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basics:passive_house_-_assuring_a_sustainable_energy_supply:passive_house_the_next_decade [2015/03/27 18:11]
jbreitfeld
basics:passive_house_-_assuring_a_sustainable_energy_supply:passive_house_the_next_decade [2019/02/28 09:56] (current)
cblagojevic [Focus – basis of efficiency criteria]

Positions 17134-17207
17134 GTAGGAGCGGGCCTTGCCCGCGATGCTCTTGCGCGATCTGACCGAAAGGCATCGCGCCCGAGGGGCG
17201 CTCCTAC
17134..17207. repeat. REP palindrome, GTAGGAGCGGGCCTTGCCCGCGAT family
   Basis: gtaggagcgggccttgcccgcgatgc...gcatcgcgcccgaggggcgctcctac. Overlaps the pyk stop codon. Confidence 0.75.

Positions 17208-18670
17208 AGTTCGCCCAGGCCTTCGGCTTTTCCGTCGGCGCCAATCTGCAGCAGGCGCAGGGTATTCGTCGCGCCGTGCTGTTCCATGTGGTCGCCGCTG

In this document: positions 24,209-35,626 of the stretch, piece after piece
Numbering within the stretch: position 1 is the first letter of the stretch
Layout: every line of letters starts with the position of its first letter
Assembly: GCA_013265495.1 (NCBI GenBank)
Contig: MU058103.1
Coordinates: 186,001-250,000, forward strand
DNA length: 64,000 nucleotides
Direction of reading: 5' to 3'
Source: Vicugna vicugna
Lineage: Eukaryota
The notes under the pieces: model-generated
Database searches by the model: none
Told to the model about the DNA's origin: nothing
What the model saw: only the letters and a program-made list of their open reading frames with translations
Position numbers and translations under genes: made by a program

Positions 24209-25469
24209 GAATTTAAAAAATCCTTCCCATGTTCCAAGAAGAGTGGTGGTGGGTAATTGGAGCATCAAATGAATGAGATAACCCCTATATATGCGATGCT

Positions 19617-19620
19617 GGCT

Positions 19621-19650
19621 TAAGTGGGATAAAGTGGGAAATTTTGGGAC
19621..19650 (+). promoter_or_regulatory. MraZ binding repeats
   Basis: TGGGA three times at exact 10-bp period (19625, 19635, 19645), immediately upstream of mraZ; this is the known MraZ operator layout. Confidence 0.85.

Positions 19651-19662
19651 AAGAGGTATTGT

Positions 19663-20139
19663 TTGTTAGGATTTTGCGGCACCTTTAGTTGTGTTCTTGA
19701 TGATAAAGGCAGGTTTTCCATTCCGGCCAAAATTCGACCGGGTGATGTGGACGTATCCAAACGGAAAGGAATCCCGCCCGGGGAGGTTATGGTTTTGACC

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   * A **short and mid-term grid storage structure** consisting of conventional storage devices throughout the grid with low conversion losses (2 to 35 percent) and more than 60 storage cycles per year. Some options include pumped storage plants, other mechanical storage systems, and batteries. The applications themselves also have storage capacities, like hot water tanks and heat capacity in buildings (a temperature difference of 1 K is considered acceptable and results in storage losses of about ten percent). A quick calculation shows that all of these systems are far from suitable for long-term storage (less than five cycles per year), even if costs drop significantly ​ (see [[basics:​passive_house_-_assuring_a_sustainable_energy_supply:​passive_house_the_next_decade#​references|[Feist 2013b]]]). \\   * A **short and mid-term grid storage structure** consisting of conventional storage devices throughout the grid with low conversion losses (2 to 35 percent) and more than 60 storage cycles per year. Some options include pumped storage plants, other mechanical storage systems, and batteries. The applications themselves also have storage capacities, like hot water tanks and heat capacity in buildings (a temperature difference of 1 K is considered acceptable and results in storage losses of about ten percent). A quick calculation shows that all of these systems are far from suitable for long-term storage (less than five cycles per year), even if costs drop significantly ​ (see [[basics:​passive_house_-_assuring_a_sustainable_energy_supply:​passive_house_the_next_decade#​references|[Feist 2013b]]]). \\